Newspaper article The Evening Standard (London, England)

US Networks in Despair as Palace Insists on Wedding Night Lights-Out

Newspaper article The Evening Standard (London, England)

US Networks in Despair as Palace Insists on Wedding Night Lights-Out

Article excerpt

Byline: Jonathan Prynn Consumer Business Editor

BUCKINGHAM PALACE is caught in a furious row with American broadcasters over plans to plunge the building into darkness at the climax of their royal wedding coverage.

Lights illuminating the front facade of the Palace will be switched off at 12.30am, just as tens of millions of Americans sit down to watch primetime evening bulletins presented from London.

Networks such as CBS, NBC and ABC have paid up to [pounds sterling]50,000 to build temporary studios to cover the marriage of Prince William and Kate Middleton on April 29, with the Queen's official residence as their backdrop. But courtiers insist the lights must be turned off just after midnight to save electricity and let royal staff sleep.

US and Canadian broadcasters have asked for the lights to stay on all night, claiming their coverage will be damaged.

A correspondent at one US channel said: "We all want to show off Buckingham Palace in all its glory, but that's obviously impossible if no one can see it."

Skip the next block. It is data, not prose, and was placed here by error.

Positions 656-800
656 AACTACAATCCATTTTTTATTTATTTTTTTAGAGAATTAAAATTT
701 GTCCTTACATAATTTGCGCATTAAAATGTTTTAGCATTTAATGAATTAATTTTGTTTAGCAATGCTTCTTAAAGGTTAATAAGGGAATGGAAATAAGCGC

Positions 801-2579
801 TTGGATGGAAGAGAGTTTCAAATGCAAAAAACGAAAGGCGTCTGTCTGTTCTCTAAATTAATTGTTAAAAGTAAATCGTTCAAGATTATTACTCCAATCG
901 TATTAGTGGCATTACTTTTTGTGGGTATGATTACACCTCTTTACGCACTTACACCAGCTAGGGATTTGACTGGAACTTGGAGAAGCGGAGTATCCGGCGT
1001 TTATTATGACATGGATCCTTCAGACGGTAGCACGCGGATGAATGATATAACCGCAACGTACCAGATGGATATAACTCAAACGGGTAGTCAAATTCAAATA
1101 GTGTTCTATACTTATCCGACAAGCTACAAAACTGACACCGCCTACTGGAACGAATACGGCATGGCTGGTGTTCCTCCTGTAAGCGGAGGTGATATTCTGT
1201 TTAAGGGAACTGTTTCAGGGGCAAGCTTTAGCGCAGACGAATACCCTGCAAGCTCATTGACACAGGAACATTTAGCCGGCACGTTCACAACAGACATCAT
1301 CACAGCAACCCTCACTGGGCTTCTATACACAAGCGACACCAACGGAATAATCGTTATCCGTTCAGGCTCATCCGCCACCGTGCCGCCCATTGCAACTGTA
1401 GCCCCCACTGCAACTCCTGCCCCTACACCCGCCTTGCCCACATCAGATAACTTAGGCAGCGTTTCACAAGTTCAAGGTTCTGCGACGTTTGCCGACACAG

Lengthy negotiations between courtiers and representatives of the networks resulted in the normal 11pm switch-off time being extended to midnight in the days leading up to April 29, and 12.30am on the big day.

A spokeswoman for the Palace said: "We have tried to be as accommodating as possible. There was a request to keep the lights on all night but there's nothing more we can do about that. There are residential concerns as well as environmental. We have staff living within the Palace facing The Mall. The decision won't change."

Thomas Kennedy, bureau chief with the Canadian Television Network, said: "This is an issue for everyone in the North American time zone. The Palace gave us a sympathetic hearing, but the answer was no." The row has overshadowed preparations for what will be the biggest TV event ever staged in Britain, with thousands of foreign correspondents and back-up staff pouring into London from all over the world. …

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